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Managing Risk and Performance: A Guide for Government Decision Makers by Douglas W. Webster, Thomas Stanton

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Chapter 1

Managing Risk of Federal Agencies and Their Programs through Enterprise Risk Management

Thomas H. Stanton

Fellow, Center for Advanced Governmental Studies, Johns Hopkins University

Risk Management as an Essential Part of Federal Management

The world manifests increasing complexity, and this in turn has increased vulnerabilities for the people of the United States and our government. High-impact events, once thought to occur only rarely, happen with increasing frequency. In the early 2000s alone, costly events included the terrorist attack of September 11, 2001, Hurricane Katrina, the BP Gulf oil spill, and the near meltdown of the financial system, to name some of the larger ones. Chronic costly events include medical errors in U.S. hospitals and periodic outbreaks of food-borne illness such as salmonella and E. coli. Other high-impact risks that materialize from time to time include cyberattacks to bring down systems or steal critical information, and a variety of other homeland security events.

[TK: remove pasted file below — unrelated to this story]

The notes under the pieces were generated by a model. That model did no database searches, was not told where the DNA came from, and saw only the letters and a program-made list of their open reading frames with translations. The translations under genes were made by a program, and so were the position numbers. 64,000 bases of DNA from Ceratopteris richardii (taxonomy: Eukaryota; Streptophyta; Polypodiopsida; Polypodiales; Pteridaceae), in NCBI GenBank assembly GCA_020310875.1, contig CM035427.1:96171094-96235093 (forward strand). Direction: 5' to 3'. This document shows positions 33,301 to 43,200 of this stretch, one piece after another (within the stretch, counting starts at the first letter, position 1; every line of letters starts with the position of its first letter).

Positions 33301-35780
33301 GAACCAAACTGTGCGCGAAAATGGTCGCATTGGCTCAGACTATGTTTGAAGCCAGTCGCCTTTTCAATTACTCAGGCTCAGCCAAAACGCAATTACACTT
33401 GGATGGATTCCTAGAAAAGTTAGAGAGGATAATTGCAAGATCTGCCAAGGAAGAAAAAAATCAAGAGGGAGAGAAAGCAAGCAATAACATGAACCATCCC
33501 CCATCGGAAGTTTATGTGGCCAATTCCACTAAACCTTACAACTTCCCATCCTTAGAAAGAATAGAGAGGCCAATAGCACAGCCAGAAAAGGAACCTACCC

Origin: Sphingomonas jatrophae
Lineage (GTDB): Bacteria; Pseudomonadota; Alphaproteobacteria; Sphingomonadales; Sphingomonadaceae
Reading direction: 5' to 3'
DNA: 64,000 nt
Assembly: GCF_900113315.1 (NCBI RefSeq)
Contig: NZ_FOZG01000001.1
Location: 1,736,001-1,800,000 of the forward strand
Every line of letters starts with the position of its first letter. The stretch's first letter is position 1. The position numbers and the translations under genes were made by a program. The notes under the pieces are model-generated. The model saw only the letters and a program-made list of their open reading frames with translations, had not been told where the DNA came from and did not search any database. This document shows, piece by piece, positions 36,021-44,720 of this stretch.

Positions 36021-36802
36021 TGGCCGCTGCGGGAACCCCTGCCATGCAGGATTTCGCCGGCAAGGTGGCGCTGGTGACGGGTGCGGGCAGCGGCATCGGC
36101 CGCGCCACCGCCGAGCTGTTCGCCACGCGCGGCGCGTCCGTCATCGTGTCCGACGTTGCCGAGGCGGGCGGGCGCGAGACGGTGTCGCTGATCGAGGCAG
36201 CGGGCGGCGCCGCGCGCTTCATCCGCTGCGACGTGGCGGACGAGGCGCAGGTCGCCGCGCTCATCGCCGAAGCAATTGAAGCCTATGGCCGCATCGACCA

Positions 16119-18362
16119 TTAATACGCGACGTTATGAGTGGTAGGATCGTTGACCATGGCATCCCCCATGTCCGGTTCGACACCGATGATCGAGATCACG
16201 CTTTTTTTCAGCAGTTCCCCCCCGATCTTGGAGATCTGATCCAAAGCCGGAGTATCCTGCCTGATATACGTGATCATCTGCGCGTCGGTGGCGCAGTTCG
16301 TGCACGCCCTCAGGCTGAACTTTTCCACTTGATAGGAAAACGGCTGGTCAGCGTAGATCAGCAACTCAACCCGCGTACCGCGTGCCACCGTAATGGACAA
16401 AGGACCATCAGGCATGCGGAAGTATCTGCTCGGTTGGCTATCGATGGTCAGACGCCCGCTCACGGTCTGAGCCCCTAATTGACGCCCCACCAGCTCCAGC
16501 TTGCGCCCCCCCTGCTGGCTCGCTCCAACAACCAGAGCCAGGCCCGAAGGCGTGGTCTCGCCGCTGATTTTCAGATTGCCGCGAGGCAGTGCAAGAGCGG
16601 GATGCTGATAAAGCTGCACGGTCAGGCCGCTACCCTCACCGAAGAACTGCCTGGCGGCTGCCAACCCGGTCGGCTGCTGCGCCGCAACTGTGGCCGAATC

Government plays a role in all of these, either in trying to prevent risk from materializing or in trying to respond effectively. Sometimes there are concatenations of risks, such as when the financial crisis results in a massive increase in workload for the unprepared Federal Housing Administration (FHA) or when a crisis expands from the mortgage market to the larger financial system or when an agency's uncontrolled spending on conferences leads to reputational harm.

Many agencies ...

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